But he -- McConnell, at first, was nervous during the primary season about whether to get behind Walker because he recognized all of this baggage. He told me he has been speaking with him throughout this process. Now, what will happen here for McConnell is that most elections he will be the leader again for his party. He told me that he has the votes to continue on as the Republican leader and if he does do that, that will be significant because he will eclipse the record for being the longest serving is that the party leader in history.

So despite the concern pushed by people like Donald Trump to get him out from his leadership position, he will be the Republican leader once again, he told me, he has locked up votes, and still question the majority or minority he doesn't know yet.

KEILAR: Earlier this month, former president Donald Trump really attacked McConnell on social media. He said that McConnell had a death wish, kind of raising the specter here of violence, and he also made a racist remark about McConnell's wife, Elaine Chao, who is Trump's former candidate member, right?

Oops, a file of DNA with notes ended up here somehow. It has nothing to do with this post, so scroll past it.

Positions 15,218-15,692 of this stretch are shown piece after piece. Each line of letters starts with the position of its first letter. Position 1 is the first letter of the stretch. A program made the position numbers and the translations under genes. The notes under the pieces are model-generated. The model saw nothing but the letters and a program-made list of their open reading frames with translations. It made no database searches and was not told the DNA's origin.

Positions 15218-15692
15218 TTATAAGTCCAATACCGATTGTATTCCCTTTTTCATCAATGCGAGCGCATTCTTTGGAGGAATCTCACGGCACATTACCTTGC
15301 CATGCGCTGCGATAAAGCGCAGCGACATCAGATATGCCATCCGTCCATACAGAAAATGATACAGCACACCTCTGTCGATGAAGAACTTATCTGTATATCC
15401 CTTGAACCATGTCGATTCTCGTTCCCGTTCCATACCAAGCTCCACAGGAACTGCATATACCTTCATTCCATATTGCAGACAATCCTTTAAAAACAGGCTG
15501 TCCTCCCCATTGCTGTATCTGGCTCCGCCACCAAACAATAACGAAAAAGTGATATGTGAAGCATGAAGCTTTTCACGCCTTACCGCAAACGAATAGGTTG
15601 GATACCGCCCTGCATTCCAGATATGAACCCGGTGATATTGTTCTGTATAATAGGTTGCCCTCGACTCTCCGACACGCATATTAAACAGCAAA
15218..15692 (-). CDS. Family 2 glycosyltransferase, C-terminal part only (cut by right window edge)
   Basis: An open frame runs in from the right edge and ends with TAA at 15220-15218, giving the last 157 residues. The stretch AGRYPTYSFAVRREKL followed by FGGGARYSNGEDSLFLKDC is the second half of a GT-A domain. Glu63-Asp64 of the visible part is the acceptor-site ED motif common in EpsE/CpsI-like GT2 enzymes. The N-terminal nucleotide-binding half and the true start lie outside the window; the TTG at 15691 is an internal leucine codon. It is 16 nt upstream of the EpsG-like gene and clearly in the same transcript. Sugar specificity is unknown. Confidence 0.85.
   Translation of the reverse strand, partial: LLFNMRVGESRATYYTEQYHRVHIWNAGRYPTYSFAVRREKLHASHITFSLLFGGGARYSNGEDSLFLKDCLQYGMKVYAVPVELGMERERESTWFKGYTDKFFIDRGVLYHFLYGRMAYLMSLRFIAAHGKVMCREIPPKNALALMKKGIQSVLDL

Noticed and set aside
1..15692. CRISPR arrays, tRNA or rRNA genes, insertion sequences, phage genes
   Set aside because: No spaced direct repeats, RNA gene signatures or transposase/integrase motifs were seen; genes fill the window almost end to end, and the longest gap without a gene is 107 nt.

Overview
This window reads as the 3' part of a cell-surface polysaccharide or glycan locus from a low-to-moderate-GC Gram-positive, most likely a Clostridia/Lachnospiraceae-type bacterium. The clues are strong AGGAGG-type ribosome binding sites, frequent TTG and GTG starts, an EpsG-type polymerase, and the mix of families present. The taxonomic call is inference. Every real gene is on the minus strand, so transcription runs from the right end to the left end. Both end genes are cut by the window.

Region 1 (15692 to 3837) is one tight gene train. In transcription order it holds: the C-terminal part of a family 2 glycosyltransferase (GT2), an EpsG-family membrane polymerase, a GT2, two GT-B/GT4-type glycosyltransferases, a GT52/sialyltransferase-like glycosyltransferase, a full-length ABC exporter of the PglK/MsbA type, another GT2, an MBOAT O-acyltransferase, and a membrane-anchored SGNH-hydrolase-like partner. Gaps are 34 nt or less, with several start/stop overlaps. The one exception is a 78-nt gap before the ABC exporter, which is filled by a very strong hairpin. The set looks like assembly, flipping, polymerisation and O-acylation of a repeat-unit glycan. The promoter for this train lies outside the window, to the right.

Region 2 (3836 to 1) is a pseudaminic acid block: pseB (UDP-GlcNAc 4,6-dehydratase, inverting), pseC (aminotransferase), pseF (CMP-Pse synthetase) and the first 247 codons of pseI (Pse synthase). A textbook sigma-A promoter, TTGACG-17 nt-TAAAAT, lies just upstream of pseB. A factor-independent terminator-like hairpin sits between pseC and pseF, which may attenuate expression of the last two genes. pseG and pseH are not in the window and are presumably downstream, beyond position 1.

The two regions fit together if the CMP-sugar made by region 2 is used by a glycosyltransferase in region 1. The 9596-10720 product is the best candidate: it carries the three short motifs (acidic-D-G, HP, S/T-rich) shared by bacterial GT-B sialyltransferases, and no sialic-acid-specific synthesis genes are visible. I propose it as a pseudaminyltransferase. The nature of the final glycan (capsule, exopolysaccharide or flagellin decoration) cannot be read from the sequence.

You got his first reaction to this. What did he say?


RAJU: You know, he didn't want to get into this at all. I asked about the death wish comment. I'm not going to talk about it, I don't have anything to say about. I pressed him specifically about the Elaine Chao comment about his wife, who is a Taiwanese immigrant, nationalized American citizen, a cabinet secretary under Donald Trump, and I said, is it acceptable to have a racist attack against your wife from the former president, and he said I don't have anything to say about that.

And he said the only time I responded to the president, I think, since he left office is when he gave me my favorite nickname, Old Crow, which I considered a compliment, he was Henry Clay's favorite bourbon.

He recognizes full well if he were to get into it tit for tat with Donald Trump at this time it would be a distraction for his candidates on the campaign trail. He says he wants to keep this election focused on Joe Biden. That's what he believes the Republicans can take back the senate, win in races with those flawed candidates who have had problems, not talk about the issues with Donald Trump.